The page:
Are financial planners ready for the challenges of 2013?

16 January 2013

We know what challenges lie ahead, but how will financial advisers handle them? Zurich's Philip Kewin sets out to gauge their readiness.

We all know that ongoing market uncertainty and the implementation of the Future of Financial Advice (FOFA) reforms means we will continue to see challenges in 2013.

So when thinking about an outlook for the coming year, I’d rather not focus on what challenges lie ahead – we are all very well aware of what they are.

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Rather, I think we should focus on how advisers will equip themselves to handle these challenges and how we as providers can support them.

Delivering a complete advice proposition

The implementation of FOFA reforms provides challenges which particularly impact on the investments part of the business, which in turn puts a greater focus on risk.

While this creates an immediate opportunity for advisers to expand their revenue sources through insurance, it really should on the whole be considered best practice to provide to clients a complete advice proposition that includes a mixture of wealth accumulation and wealth protection.

The underlying success factors – what the industry will focus on in 2013  are:

  • efficiency
  • ease of doing business, and
  • customer focus.

Efficiency and getting closer to customers will be the key themes for the industry in 2013. It is one thing to have a complete advice proposition, but the ability to engage with clients and deliver the proposition efficiently and effectively will be key to the success of advisers and their practices in 2013 and beyond. 

A focus on practice management and the adoption of social media and technology will be critical components of this. 


The industry has already seen an increase in take-up of mobile devices and tablets to boost mobility and timeliness.

With providers such as IRESS announcing improved mobility, engagement tools and social elements in their software to improve client interaction and engagement, this will only continue to grow in 2013.

There will also be a need for providers to do more to achieve greater effectiveness with technology.

Social media

We continue to see a growing trend for advisers to embrace social media as a way to generate discussion and boost their profiles with clients and prospects.

The reality is, while you may not be watching this space, your clients may be watching you, so can you afford not to participate?

Stronger practice management

Research recently conducted by the Beddoes Institute on the pressure on efficiency of practices and the importance of getting support has uncovered a number of key elements of the advice journey which demand greater focus by advisers – such as adviser skills, practice service proposition, the advice process itself and the practice charging model.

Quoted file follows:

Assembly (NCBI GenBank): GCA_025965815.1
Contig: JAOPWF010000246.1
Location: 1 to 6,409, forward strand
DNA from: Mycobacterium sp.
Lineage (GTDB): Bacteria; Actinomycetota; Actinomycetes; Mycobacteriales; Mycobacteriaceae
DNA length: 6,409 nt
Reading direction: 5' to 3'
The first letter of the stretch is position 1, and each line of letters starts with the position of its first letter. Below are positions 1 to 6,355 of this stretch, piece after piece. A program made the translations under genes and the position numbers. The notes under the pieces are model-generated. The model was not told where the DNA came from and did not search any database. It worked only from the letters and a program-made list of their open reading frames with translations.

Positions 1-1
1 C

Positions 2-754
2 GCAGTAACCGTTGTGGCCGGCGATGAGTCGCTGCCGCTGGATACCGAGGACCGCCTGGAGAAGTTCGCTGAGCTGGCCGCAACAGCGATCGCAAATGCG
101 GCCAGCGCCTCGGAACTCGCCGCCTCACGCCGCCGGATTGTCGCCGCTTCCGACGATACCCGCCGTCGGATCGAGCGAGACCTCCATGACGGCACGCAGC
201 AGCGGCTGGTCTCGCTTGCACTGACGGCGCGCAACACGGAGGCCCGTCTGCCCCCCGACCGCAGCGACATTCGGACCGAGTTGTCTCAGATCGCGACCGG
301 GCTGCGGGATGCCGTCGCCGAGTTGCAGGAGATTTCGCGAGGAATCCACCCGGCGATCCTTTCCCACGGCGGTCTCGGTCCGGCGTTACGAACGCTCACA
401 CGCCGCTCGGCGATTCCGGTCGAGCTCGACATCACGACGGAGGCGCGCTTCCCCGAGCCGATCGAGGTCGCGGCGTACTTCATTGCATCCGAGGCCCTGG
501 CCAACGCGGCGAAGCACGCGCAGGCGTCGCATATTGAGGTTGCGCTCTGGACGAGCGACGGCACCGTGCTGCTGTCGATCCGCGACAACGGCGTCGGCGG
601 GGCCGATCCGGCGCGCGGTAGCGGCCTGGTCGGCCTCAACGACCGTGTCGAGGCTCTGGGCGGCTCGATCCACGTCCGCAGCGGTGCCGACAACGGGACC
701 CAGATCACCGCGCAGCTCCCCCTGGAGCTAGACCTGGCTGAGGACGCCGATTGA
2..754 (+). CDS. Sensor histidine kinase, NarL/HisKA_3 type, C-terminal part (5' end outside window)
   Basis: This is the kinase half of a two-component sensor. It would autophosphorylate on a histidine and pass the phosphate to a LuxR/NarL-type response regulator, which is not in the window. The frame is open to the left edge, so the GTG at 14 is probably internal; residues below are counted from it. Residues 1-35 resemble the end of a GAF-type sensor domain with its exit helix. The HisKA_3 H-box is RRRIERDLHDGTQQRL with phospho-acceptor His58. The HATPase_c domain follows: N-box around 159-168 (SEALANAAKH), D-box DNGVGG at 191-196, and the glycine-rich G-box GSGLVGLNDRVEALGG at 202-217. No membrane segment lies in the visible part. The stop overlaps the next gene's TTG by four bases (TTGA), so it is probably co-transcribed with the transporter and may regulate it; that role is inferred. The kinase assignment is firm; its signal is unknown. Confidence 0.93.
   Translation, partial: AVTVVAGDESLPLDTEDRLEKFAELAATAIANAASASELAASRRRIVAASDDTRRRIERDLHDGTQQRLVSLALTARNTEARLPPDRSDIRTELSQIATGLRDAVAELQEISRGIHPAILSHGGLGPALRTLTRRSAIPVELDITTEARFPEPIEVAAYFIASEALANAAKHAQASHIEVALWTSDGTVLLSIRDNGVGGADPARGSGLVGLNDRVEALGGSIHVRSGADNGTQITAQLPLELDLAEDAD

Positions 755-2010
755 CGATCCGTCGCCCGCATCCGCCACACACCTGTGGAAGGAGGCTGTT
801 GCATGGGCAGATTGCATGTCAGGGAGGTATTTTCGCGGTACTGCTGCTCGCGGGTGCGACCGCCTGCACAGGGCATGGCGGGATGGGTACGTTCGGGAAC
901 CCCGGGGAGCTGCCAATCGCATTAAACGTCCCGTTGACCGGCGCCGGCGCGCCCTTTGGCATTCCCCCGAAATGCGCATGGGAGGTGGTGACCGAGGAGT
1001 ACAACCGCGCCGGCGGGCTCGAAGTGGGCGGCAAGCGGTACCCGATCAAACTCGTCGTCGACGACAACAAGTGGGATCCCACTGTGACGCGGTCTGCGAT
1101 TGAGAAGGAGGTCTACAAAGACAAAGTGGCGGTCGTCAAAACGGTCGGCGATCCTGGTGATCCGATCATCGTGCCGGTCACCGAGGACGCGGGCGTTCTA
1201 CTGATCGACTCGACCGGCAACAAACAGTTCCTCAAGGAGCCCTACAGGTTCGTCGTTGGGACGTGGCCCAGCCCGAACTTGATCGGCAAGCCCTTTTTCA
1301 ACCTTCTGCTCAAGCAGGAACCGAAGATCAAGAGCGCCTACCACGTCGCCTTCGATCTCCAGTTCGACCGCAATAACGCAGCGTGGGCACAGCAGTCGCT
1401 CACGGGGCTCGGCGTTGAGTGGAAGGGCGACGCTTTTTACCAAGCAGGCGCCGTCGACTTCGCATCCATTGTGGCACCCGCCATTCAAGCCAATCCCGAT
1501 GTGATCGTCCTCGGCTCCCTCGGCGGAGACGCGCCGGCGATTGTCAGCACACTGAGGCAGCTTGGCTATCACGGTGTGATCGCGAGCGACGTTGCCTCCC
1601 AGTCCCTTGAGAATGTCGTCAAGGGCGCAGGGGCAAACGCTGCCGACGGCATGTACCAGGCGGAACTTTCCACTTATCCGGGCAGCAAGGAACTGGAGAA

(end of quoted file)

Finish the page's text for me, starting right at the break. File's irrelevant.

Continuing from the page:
This report, titled Pathways to Excellence, was released at the Association of Financial Advisers’ conference late last year and provides a ‘blueprint’ for success to help advisers hone in on what really matters to clients.

We have seen a marked increase in the take-up of third party assistance by advisers, who want executable tips on running their business.

This can take many forms, which may start with practice management benchmarking and translate into actions such as boards of advice and using consultants or client surveys. 

Stronger focus on customers

Because there is so much pressure on businesses needing to improve their proposition, efficiency and productivity, improved transparency of the adviser proposition is a must. A proposition is only as good as the client recognises it to be.

It’s amazing how many client surveys uncover a fantastic business that is let down by the adviser failing to communicate the true value and extent of what they do.

This is not just about understanding the needs of clients and demonstrating how those needs can be met through a robust advice proposition; it is also about knowing when and how to engage with clients at all ends of the advice spectrum.

We are also seeing a number of business models adopt an initial nil or limited advice website entry point for customers who are looking for insurance online. This may be a single point of time fulfilment or the first step in graduating to full advice.

Insurers getting closer to their customers

This year we introduced the Adviser Sentiment Index, and while overall advisers were optimistic about the long-term prospects for their business, they were still cautious about the short-term regulatory impact.

In the latest Beaton research we asked where advisers expected to get help around the implementation of FOFA – and one of the top sources was their insurance provider.

Providers must focus on getting closer to advisers in order to understand their business better and to enhance their role in the advice process.

With continued pressure on businesses to improve their proposition, efficiency and productivity, the support that providers can offer is becoming extremely important, and advisers will be looking to us for this support even more in 2013.

Ultimately we can help advisers get closer to their customers by getting closer to them.

Life beyond FOFA – building sustainable business

The key thing to remember in 2013 is that there will be a life beyond FOFA.

While it is an immediate deadline, the reality is that the industry needs to think more about getting “customer ready” rather than just focusing on getting “FOFA ready”.

With the right practice management, technology and overall efficiency, advisers will on the whole be able to run their businesses better – which will lead to building successful, sustainable businesses that will last in the long run.

Philip Kewin is the general manager retail, life and investments at Zurich.

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